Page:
JOE SCARBOROUGH: There have been people in New York State that have also said that if Hillary doesn't run, then expect to see Kirsten Gillibrand run. But there are a lot of really good qualified candidates. I do think, though, Elizabeth Warren is going to have something in 2016 that both parties are going to be hungry for. And that is somebody outside the Washington establishment. She scares people in Washington. She scares people on Wall Street. And you get that candidate in the Democratic caucus in Iowa with a little bit of wind behind her, and --

MIKA BRZEZINSKI: Oh my lord.

SCARBOROUGH: It's a prairie fire. And the same thing is the case on the Republican side too. People here that are sitting three years out going it's going to be Bush versus Clinton do not understand Washington. They might understand Washington, but they don't understand where the country is right now.

BRZEZINSKI: Think about her trajectory too. Because she created the Consumer Financial Protection Bureau, then got kicked out of Washington and then worked her way back in by running for Senate. Not only is she a prairie fire, she’s a scrappy fighter.

SCARBOROUGH: I do agree, though, what Bill said. If we're talking about a woman in the Democratic Party most qualified to be President of the United States, Claire McCaskill's in first place. She has done so much in her life.

HEILMANN: You mean apart from Hillary Clinton?

KRISTOL: No.

SCARBOROUGH: No.

HEILMANN: Claire McCaskill is more qualified to be the President of the United States than Hillary Clinton?

SCARBOROUGH: I think she’s as qualified. Yes I do.

BRZEZINSKI: Claire would be amazing.

HEILEMANN: But more qualified I think is what he said.

BRZEZINSKI: She’s heading the Ready for Hilary--

SCARBOROUGH: Other than Hillary. Okay, come on.

KRISTOL: I'll say she's been a more impressive member of the Senate than Hillary Clinton was in her six years. And Hillary Clinton was a failure as Secretary of State. So why is Hillary Clinton so well qualified to be president? What achievement, one sentence, what has Hillary Clinton done? What's her achievement in politics that qualifies her to be President of the United States? 

HEILEMANN: I'm not going to do a Hillary Clinton ad.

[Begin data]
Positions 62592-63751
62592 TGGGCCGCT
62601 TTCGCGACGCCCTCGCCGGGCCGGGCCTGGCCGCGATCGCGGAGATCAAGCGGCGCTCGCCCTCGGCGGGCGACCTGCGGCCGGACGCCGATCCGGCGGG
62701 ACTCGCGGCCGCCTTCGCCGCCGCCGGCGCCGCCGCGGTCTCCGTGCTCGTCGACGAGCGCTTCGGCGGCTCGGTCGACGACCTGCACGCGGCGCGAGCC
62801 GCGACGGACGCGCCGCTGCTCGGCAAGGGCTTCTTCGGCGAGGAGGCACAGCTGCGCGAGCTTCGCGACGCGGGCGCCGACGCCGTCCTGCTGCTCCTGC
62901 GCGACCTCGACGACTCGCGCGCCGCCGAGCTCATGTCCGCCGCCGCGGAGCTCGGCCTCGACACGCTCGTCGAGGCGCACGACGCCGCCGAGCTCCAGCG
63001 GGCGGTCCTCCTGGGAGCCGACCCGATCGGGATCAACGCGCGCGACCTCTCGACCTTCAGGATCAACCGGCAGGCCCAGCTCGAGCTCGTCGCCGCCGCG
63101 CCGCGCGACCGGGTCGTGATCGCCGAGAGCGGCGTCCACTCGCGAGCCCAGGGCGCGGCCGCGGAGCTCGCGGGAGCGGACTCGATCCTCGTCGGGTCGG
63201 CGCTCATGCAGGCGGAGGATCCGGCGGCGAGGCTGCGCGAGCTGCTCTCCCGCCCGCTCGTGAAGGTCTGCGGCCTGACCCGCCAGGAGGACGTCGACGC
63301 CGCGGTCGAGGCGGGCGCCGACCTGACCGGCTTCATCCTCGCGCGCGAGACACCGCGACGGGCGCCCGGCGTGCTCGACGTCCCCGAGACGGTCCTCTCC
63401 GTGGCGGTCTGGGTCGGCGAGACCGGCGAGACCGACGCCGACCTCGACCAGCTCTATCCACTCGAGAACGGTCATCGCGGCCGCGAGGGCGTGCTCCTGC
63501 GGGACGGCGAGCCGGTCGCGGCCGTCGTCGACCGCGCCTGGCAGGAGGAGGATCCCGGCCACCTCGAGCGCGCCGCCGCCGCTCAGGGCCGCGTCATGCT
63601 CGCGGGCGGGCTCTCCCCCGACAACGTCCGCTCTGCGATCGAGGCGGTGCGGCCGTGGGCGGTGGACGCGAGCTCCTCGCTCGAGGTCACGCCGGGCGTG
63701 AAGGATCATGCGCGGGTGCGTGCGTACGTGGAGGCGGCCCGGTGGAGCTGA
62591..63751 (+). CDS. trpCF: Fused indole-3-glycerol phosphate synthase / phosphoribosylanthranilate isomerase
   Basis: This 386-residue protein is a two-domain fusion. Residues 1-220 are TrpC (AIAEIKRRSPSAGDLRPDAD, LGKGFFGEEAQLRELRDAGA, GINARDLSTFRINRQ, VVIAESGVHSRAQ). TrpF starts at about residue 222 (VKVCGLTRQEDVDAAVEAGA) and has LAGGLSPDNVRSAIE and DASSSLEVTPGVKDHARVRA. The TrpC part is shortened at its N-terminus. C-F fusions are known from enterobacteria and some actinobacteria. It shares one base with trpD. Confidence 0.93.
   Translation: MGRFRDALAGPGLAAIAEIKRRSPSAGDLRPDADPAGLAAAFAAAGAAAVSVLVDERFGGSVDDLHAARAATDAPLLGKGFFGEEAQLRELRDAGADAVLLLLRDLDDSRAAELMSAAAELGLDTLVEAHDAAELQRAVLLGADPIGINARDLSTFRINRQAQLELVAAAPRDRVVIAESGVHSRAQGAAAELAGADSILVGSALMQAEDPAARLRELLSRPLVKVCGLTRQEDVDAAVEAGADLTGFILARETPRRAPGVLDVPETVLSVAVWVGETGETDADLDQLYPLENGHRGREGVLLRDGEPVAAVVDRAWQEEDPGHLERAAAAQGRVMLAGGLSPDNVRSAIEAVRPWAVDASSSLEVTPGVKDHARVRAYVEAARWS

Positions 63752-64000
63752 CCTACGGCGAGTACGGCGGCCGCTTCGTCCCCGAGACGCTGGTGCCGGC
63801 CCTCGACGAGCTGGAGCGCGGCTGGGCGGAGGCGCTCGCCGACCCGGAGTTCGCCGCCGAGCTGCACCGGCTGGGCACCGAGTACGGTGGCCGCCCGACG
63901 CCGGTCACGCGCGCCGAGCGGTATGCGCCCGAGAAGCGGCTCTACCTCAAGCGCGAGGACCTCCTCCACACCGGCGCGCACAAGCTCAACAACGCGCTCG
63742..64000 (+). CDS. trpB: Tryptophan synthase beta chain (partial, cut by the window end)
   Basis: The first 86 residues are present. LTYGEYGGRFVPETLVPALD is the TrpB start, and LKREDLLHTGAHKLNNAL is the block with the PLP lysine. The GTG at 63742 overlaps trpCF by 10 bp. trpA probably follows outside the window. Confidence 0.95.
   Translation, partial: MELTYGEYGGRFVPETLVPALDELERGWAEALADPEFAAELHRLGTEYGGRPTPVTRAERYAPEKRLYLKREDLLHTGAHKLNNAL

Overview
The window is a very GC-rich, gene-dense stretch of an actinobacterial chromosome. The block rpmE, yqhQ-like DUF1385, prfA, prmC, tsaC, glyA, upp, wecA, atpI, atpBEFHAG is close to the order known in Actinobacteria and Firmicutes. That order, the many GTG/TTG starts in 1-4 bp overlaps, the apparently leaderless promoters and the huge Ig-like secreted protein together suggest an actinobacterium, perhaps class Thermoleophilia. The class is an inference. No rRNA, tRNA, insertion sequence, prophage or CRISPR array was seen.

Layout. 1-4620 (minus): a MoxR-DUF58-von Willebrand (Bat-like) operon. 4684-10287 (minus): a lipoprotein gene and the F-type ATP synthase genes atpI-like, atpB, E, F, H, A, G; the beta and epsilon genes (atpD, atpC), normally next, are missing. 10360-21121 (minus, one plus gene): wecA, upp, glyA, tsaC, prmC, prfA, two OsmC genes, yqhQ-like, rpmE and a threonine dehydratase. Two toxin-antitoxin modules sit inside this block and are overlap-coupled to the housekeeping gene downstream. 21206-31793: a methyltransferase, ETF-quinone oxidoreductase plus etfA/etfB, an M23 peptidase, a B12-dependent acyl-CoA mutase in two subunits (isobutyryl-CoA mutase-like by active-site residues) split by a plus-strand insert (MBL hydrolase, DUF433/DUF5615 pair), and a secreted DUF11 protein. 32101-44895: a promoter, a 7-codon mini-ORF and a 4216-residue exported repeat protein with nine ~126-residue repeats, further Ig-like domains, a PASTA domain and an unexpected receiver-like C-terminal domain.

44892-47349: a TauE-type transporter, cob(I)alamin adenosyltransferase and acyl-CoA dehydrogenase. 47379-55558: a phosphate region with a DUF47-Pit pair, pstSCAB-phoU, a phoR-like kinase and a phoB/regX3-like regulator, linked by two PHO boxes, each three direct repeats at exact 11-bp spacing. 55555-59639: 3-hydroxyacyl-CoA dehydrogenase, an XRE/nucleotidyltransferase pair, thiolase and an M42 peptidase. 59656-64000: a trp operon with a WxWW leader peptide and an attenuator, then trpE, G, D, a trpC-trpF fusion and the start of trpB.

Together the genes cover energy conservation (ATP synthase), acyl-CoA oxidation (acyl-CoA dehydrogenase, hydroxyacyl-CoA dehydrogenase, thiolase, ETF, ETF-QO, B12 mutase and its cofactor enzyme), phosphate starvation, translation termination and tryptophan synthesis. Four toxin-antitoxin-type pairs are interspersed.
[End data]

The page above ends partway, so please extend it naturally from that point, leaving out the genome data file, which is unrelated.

SCARBOROUGH: You know, the thing is --

KRISTOL: I'm not hostile to her. I respect her, but she's no more qualified than an awful lot of governors and senators who have made it on their own I would add and have done more in the Senate or governorships than her.

SCARBOROUGH: There is a question to ask. What was Hillary Clinton's main achievement as Secretary of State? We’ve heard she’s a great Secretary of State. What's her one big achievement?

HEILEMANN: I think that will be when her book comes out in June that that's one of the questions that book is going to try to answer. Because she recognizes that it's a question that a lot of people will ask.

SCARBOROUGH: So is there an obvious -- Chuck Todd. What would the Clinton campaign say is the great achievement of Hillary Clinton as Secretary of State?

CHUCK TODD: I think that they wouldn't try to do it as one issue. I think they would say she was pushing her passions of expanding women's rights. She’d talk about what happened in Burma. She’d talk about the de-escalation that they had in Gaza preventing at the time when they thought there was going to be an escalation in Gaza between the Israelis and the Palestinians and getting Egypt to back off. But look. Is there a one big crowning achievement where you see her right there and then in a crisis moment as Secretary of State especially compared to, for instance, John Kerry? I mean in many ways the problem she's got about her four years as Secretary of State is the comparison to John Kerry who's been -- he throws himself into every controversy. And Secretary Clinton she’d get involved, but she played a much more quiet role. She never liked to play as public of a role as Kerry. So I think that that comparison is going to be something she has to deal with on the trail.

BRZEZINSKI: It'll be hard because also the Republicans will say during the crisis moment, Benghazi, where were you?

HEILMANN: I think they will say -- I think they will say that she did a -- she had a big role in repairing America's battered image around the world through all of her travels around the world.

Jeffrey Meyer
Jeffrey Meyer
Jeffrey Meyer is a News Analyst at the Media Research Center.